ACS Law hacking a text-book case that exposes several weaknesses

The hacking of anti piracy law firm ACS Law that led to the exposure of the personal details of more than 5,000 alleged file sharers who are Sky broadband customers, has been described as one of the worst ever breaches of the UK Data Protection Act.

But privacy watchdog, the Information Commissioner’s Office (ICO), could not have asked for a better case to highlight the issue.

The case has exposed several weaknesses, which are undoubtedly common to many UK organisations handling personal information, and highlighted the potential business impact.

It was interesting to read that Andrew Crossley, who runs ACS Law, told the BBC that the business remains intact. Obviously, his concern about the effect of the breach on the firm’s reputation is paramount.

Unsurprisingly, Sky has suspended all co-operation with ACS Law.

The case is also a perfect example case of the ICO to potentially exercise its new powers to levy a £500,000 fine for serious data breaches because Crossley has attempted to excuse the breach by saying it was the result of a criminal attack.

The ICO has said this is not an adequate defence and serves as no excuse. 
It has emerged that ACS Law was targeted by a DDOS attack and a subsequent Web server and email hack. The leaked personal details were contained within an unencrypted file attached to a hacked email message.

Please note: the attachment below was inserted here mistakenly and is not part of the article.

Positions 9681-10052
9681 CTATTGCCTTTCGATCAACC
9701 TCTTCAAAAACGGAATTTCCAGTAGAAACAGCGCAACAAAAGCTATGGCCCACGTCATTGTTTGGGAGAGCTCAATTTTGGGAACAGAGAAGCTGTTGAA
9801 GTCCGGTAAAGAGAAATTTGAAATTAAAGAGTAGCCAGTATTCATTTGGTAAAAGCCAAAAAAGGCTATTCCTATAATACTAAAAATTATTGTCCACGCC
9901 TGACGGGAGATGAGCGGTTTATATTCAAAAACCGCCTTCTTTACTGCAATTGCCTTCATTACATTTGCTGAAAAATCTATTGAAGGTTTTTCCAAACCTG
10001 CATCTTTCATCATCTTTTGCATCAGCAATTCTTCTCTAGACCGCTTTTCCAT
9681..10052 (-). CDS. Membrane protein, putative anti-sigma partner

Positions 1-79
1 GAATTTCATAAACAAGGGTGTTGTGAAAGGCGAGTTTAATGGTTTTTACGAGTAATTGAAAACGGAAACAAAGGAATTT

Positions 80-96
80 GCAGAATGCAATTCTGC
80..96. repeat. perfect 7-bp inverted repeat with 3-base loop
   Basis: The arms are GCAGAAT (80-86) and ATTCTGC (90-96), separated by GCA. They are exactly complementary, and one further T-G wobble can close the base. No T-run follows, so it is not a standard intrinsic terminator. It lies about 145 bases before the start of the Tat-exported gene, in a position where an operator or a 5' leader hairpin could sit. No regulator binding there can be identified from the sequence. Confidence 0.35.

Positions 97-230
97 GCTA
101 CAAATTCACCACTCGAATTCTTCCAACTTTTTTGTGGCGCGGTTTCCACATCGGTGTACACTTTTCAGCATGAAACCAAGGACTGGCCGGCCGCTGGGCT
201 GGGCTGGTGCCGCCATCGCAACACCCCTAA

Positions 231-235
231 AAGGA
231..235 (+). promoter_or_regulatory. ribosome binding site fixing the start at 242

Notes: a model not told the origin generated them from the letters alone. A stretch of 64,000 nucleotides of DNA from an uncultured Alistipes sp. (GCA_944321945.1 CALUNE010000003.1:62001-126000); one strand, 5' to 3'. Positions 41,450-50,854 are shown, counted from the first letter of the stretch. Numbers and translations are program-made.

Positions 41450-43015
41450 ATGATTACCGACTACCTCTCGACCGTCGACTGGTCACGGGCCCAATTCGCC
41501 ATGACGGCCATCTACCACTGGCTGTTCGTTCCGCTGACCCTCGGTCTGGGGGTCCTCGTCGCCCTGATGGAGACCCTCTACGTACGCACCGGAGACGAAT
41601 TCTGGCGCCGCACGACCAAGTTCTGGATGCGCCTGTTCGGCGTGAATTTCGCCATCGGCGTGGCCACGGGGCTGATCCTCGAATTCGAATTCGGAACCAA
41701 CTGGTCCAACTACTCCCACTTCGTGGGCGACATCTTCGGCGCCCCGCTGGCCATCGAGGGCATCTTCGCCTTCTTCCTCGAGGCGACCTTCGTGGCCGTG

ACS: Law has been criticised for operating a poorly configured network and Web server that failed to adequately safeguard the personal details that it collected.

Andrew Wyatt of software security firm Clearswift says the ACS Law breach should serve as a wake up call to educate themselves on the security of their business information.

Richard Walters, chief technology officer of security firm Overtis, says organisations holding large amounts of personally identifiable data must automatically isolate and encrypt any databases that could breach people’s privacy were they to be stolen, lost or leaked.
“This sensitive data should have been encrypted and never associated with any form of external web application,” he says.

Amichai Shulman, chief technology officer at security firm Imperva says the moral of this story is surprisingly not about web security but rather about sensitive data stored in an unstructured format.

“While organizations are keeping themselves busy with protecting data in its structured format within databases or as it flows out of web applications a new threat is quickly becoming apparent: the dissemination of sensitive data from structured repository into unstructured formats  such as text documents,” he says.